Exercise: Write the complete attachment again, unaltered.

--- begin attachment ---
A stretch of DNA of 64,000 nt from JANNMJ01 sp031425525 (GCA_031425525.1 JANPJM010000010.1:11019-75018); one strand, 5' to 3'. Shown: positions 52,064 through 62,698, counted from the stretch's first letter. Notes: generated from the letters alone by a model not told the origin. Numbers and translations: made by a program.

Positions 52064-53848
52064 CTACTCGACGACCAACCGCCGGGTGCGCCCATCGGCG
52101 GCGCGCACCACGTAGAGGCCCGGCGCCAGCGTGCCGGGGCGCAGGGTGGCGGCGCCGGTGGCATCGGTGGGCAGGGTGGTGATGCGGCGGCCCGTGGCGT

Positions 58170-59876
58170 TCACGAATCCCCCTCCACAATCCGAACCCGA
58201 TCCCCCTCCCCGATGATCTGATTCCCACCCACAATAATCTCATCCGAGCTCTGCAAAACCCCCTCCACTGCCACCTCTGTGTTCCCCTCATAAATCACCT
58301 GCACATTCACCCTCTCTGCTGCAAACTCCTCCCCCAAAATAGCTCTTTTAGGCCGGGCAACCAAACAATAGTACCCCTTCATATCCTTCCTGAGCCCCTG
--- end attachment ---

A stretch of DNA of 64,000 nt from JANNMJ01 sp031425525 (GCA_031425525.1 JANPJM010000010.1:11019-75018); one strand, 5' to 3'. Shown: positions 52,064 through 62,698, counted from the stretch's first letter. Notes: generated from the letters alone by a model not told the origin. Numbers and translations: made by a program.

Positions 52064-53848
52064 CTACTCGACGACCAACCGCCGGGTGCGCCCATCGGCG
52101 GCGCGCACCACGTAGAGGCCCGGCGCCAGCGTGCCGGGGCGCAGGGTGGCGGCGCCGGTGGCATCGGTGGGCAGGGTGGTGATGCGGCGGCCCGTGGCGT

Positions 58170-59876
58170 TCACGAATCCCCCTCCACAATCCGAACCCGA
58201 TCCCCCTCCCCGATGATCTGATTCCCACCCACAATAATCTCATCCGAGCTCTGCAAAACCCCCTCCACTGCCACCTCTGTGTTCCCCTCATAAATCACCT
58301 GCACATTCACCCTCTCTGCTGCAAACTCCTCCCCCAAAATAGCTCTTTTAGGCCGGGCAACCAAACAATAGTACCCCTTCATATCCTTCCTGAGCCCCTG